Director Amit Ravindernath Sharma's Badhaai Ho deserves kudos. It not only dares to tackle a tricky theme, it does so with laudable finesse. This film is a worthy addition to the raft of adventurous, sure-handed genre-benders that the Mumbai movie industry has been delivering of late in a welcome rush. Badhaai Ho is a far cry from Sharma's debut film, Tevar, which was all fire and brimstone, a small-town love-and-vengeance concoction that allowed itself to fall prey to excess. In sharp contrast, restraint is the key in his sophomore effort. From the first outing to the second, he has clearly come a long way.
Badhaai Ho is a sweet little gem informed with gentle wit and infectious warmth. The slice-of-life storytelling, which is appreciably enhanced by solid performances from a wonderful cast, is marked by control and sensitivity. The screenplay by Akshat Ghildial (who is also the dialogue writer) is shorn of clichés - an attribute that lends the film a veneer of freshness. It lasts all the way until the very end and helps it tide over the more difficult elements in the plot. With the actors on song, Badhaai Ho has a smooth, even feel that makes it an easy watch.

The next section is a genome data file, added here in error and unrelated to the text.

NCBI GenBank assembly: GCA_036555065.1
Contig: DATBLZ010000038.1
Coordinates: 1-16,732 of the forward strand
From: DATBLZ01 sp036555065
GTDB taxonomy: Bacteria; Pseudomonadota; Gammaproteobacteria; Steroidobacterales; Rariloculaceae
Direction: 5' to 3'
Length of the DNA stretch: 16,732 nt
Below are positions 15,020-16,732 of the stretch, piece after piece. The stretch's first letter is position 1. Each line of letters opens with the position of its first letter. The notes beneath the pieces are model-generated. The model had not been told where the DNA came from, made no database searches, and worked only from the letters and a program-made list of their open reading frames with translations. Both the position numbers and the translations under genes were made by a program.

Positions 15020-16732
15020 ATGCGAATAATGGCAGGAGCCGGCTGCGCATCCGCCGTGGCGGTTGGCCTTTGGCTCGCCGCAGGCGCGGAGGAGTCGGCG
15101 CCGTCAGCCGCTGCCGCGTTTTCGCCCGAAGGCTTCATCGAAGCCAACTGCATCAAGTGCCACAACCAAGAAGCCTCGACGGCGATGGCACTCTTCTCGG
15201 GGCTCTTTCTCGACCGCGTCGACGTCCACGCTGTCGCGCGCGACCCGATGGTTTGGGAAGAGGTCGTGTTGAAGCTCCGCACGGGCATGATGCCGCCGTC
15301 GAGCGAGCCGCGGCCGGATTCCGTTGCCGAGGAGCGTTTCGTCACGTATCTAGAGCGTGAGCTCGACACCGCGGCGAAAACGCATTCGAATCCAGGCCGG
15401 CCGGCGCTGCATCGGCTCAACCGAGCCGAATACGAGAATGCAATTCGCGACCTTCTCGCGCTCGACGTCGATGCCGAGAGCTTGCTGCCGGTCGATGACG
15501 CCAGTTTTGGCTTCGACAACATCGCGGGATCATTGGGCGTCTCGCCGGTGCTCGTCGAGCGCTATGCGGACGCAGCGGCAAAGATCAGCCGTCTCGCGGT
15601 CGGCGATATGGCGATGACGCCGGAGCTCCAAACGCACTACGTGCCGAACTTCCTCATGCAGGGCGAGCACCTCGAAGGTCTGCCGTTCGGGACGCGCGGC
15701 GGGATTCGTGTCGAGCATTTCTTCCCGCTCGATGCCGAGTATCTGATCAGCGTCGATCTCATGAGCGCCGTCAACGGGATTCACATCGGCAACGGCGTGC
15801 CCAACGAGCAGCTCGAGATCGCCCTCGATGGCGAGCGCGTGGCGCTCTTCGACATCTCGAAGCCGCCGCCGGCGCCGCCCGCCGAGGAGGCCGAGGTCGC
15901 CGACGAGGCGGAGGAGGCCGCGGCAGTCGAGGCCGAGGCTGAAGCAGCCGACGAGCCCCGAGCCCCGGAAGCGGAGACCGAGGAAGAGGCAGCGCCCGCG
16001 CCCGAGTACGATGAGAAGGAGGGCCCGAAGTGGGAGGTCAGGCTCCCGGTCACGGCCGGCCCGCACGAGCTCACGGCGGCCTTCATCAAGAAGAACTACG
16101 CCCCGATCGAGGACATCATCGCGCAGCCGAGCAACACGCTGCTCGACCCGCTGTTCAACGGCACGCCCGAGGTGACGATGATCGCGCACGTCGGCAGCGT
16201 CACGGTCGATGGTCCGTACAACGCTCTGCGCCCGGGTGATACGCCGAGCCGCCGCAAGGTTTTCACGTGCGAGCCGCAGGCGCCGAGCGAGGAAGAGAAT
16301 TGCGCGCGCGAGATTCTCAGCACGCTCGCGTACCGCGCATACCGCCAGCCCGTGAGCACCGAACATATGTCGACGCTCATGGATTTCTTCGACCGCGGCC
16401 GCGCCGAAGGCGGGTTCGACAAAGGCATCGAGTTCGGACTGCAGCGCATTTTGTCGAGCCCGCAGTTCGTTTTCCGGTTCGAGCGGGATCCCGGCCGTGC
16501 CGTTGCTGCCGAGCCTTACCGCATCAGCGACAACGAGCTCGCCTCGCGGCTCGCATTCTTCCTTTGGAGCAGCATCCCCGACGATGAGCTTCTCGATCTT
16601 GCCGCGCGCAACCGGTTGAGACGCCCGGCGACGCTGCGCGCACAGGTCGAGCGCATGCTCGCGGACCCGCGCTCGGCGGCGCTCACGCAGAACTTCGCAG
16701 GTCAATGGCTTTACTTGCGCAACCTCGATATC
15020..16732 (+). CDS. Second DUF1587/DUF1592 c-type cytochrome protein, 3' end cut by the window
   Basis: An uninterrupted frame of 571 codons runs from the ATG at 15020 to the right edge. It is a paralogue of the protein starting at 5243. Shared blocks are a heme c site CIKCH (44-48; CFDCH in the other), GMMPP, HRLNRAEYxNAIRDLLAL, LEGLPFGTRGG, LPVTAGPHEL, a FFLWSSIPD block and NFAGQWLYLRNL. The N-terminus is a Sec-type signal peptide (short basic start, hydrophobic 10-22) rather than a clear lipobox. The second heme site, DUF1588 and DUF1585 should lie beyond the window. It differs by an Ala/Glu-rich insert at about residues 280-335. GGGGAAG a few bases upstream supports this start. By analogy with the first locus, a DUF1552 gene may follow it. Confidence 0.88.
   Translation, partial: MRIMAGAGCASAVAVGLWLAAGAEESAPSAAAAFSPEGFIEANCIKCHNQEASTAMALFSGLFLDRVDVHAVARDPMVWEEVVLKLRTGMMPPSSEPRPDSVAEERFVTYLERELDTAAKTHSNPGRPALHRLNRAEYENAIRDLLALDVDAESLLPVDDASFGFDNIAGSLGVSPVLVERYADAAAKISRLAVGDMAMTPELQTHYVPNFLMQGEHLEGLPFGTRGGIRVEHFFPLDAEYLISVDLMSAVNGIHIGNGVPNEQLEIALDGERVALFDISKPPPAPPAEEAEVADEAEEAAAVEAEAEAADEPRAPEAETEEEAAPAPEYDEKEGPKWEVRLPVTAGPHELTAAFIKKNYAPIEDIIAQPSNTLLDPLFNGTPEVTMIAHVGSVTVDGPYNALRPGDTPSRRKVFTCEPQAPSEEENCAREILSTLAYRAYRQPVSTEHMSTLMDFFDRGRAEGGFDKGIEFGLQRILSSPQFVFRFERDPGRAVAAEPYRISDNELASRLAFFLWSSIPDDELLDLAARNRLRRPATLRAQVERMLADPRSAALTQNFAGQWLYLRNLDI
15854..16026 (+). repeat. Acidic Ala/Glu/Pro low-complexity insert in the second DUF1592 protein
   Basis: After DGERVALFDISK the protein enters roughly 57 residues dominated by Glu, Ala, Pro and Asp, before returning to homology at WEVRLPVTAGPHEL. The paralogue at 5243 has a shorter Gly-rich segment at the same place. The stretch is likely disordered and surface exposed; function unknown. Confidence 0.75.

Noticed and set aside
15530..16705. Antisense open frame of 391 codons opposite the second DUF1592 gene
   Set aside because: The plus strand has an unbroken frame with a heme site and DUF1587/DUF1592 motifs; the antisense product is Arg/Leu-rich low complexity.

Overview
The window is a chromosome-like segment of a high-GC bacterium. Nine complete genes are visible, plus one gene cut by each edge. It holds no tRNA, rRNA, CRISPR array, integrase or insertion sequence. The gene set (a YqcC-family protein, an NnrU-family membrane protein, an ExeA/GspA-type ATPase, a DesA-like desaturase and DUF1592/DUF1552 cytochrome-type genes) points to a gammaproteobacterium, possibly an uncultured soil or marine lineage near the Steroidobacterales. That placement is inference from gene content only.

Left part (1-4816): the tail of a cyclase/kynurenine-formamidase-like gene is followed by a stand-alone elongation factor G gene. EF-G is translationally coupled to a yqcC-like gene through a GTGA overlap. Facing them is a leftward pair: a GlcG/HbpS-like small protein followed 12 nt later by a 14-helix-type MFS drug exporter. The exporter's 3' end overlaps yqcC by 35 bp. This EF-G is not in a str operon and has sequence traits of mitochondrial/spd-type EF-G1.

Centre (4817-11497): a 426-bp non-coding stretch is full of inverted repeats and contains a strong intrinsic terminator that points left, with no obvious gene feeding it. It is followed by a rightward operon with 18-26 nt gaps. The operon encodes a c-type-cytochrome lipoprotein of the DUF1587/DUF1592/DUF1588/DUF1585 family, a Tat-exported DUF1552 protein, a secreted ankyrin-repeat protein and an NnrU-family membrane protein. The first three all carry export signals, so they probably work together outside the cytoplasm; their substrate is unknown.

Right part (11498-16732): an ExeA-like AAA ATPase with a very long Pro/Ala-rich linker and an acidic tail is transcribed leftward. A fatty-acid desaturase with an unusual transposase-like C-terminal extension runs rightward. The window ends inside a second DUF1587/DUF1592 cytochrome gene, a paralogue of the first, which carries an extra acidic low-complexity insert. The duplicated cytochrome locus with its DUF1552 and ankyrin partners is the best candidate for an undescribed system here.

Badhaai Ho is fashioned as a comedy of manners, as it goes about showing us nosey neighbours and nasty relatives and garish weddings in the very middle-class society that the Kaushiks inhabit. And as long as the film is in the hands of the veterans, with Gupta coming up with a pitch-perfect performance as a loving wife, mother, dutiful daughter-in-law, while also being her own person, and Rao keeping in step with her, it works. We gasp just as they do when they hear the ‘good news’, we smile when we see the tender sizzle between the two: just for the fact of showing that parents can have sexual feelings for each other, Badhaai Ho needs to congratulated.
Where it slips is when it takes off on a tangent, with Nakul (Khurrana) sparring with his wealthy girl-friend (Malhotra), and her snooty, pastel-hued mother (Chaddha). This film understands that a good punchline is hard work, which is why Ayushmann Khurrana’s Nakul practices hard in front of a mirror to make sure he gets his line just right.
Ayushmann has played the woebegone middle-class child before, but he is impressively consistent here, and his anger and his awkwardness feel very real indeed. Sanya Malhotra plays his well-to-do girlfriend, and while she may not have as much to do here as she did a few weeks ago with Pataakha, there are a couple of moments — one when she can’t stop laughing, one when she’s righteously angry in bed — where she sparkles....